The ergonomics is one of the greatest camera experiences I’ve ever had, beating the Nikon D800 as my previous favorite. The deep grip features a well-placed notch to further comfort your fingers holding on. On the back, The K-3 II has the best button placement for back-button focusing I’ve ever dealt with. On other cameras, back-button focusing seems like an afterthought and the best customizable button is usually a quick thumb reach away from the most comfortable holding position. On the K-3 II the button lines right up with your palm’s grip and the thumb just naturally rests in line with the button. It sounds like a minor thing, but the shooting experience becomes so much more effortless and enjoyable this way.

The physical buttons throughout the body have nice placement, and nothing felt weird to press or toggle in any standard holding position. Most of the buttons offer quite a bit of customizable options for setting it up in a way that makes the most sense to you. One exception to this is the GPS button located on the left side of the body, previously where the on-camera flash button was on the first K-3. I couldn’t find a way to customize this button, which is a shame because having a physical button to toggle on and off GPS tracking on the fly doesn’t make much sense to me. There’s no immediacy with such a task, so I would have preferred some customizable settings or if they did away with the button all together to further its weather-proofing.

HDMI, USB, and power ports in the left side door.

The dual SD memory card slots in the right side door

Built-In GPS, Compass, and AstroTracer

They’ve done away with the ubiquitous entry-level feature of a pop-up flash found in the first K-3 and instead now have a built-in GPS device and compass which also powers the functionality of the AstroTracer.

The built-in GPS unit and electronic compass provide your images with EXIF data in not only location coordinates, but altitude and the direction your camera is facing as well. Apart from the obvious helpfulness this gives, the recorded information is perfect for nature photographers who happened upon a great location, but need to return for better conditions to one-up the shot they got. You can actually access this real-time data from the back of the camera too for a quick look at where you’re heading in the field.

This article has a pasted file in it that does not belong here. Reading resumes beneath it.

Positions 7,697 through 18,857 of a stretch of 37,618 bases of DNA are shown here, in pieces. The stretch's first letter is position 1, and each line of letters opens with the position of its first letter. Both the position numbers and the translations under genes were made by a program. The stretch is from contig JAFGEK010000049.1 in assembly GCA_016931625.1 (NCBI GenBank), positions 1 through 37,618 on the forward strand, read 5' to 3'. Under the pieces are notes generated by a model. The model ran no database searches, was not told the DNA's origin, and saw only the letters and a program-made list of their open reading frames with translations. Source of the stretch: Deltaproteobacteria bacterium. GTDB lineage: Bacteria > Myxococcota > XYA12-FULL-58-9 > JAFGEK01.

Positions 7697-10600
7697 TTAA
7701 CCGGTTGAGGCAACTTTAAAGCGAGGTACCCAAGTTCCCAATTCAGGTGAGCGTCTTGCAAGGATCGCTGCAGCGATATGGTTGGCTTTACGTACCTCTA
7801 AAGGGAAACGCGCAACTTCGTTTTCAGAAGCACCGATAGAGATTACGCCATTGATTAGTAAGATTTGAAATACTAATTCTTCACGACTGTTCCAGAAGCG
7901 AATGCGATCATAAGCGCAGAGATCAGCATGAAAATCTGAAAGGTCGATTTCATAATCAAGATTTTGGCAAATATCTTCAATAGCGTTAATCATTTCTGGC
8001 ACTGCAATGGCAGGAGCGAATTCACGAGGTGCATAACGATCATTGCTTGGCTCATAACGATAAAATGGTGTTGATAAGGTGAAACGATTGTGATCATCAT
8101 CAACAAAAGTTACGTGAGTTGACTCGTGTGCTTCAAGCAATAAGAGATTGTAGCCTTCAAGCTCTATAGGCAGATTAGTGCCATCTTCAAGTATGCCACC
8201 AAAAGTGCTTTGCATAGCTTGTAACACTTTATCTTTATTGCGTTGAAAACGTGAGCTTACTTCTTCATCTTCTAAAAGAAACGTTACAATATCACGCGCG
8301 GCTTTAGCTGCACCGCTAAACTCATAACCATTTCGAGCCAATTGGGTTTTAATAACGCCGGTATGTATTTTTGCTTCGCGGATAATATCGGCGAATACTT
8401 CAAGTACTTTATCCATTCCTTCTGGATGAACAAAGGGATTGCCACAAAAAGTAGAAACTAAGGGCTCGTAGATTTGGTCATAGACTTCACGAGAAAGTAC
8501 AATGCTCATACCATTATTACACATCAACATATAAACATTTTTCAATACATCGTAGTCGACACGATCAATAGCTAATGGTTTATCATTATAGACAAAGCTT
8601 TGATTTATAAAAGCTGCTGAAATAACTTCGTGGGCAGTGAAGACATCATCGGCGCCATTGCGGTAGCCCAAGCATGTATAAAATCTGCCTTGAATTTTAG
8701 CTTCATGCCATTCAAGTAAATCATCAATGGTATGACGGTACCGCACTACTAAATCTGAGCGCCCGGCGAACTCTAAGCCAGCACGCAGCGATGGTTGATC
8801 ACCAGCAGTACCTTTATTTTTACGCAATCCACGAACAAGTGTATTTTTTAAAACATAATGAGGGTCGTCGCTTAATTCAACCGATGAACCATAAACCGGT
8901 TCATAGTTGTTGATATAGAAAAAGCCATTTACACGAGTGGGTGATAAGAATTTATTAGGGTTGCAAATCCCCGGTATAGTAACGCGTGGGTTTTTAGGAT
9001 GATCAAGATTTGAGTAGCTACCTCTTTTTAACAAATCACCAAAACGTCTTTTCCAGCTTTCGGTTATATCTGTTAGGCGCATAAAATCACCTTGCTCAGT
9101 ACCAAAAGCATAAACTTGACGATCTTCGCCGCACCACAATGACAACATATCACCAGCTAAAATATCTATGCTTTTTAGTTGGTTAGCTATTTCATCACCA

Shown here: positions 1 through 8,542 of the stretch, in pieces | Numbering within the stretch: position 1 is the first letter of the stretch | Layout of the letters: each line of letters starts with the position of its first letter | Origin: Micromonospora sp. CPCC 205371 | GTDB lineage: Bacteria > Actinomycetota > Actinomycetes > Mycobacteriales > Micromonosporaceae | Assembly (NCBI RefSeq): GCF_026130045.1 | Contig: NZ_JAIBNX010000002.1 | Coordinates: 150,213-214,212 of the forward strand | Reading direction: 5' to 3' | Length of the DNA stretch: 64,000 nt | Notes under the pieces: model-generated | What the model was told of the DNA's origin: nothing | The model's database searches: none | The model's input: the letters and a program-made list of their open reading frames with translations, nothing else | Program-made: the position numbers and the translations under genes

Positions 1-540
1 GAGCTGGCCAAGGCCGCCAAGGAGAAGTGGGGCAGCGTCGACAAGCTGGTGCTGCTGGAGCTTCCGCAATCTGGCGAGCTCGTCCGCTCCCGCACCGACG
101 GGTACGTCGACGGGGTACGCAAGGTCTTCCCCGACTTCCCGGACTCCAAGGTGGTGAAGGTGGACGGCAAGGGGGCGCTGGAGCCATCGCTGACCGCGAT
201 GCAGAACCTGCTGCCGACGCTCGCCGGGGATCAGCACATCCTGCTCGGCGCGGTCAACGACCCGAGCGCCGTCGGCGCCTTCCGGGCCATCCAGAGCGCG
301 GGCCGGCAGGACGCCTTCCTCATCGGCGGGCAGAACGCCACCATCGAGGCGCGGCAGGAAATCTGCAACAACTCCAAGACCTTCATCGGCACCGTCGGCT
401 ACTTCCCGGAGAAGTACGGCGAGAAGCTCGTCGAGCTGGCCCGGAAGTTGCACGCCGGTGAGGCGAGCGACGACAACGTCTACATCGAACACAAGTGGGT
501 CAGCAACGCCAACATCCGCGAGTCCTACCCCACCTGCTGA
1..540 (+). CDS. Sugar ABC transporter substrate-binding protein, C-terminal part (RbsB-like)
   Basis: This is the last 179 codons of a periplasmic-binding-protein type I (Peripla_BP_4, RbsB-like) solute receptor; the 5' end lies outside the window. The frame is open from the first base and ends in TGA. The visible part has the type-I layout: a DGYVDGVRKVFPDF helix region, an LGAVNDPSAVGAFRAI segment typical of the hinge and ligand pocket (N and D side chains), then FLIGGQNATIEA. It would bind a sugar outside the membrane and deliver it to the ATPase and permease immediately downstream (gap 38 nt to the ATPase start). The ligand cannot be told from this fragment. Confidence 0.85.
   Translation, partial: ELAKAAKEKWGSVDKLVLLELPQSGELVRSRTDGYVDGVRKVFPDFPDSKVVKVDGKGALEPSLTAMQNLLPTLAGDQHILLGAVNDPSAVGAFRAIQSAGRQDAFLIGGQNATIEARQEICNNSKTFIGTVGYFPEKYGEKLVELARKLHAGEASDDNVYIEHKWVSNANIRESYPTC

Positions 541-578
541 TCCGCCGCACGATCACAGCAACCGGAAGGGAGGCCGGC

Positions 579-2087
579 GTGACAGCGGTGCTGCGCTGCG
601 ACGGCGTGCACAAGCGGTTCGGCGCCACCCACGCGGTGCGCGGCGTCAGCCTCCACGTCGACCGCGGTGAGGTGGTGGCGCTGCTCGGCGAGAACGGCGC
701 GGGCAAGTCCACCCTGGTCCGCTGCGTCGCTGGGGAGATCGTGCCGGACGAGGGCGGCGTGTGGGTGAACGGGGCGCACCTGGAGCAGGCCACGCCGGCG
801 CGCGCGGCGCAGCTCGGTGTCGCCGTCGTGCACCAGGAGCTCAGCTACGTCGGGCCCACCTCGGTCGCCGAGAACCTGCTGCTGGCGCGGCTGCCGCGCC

The AstroTracer utilizes the built-in GPS, compass, and sensor shifting technology found within the camera and brings them together for a way to eliminate star trails even during long exposures. The GPS and compass unit figures out where your camera is located and where it’s pointed, and then the sensor will move itself (to a limited degree) during the exposure to fight the Earth's rotation and match up with the stars and prevent trails from forming. You can shoot multi-minute exposures with little to no star trails depending on the focal length of the lens you have mounted. When I had the Pentax 12–24mm f/4 mounted, the camera gave me a limit of five minutes. That’s crazy considering that the “500 Rule” for star photography (shutter speed = 500/[focal length * crop factor]) puts me at about 28 seconds before star trails would appear. The AstroTracer allows me 10 times that.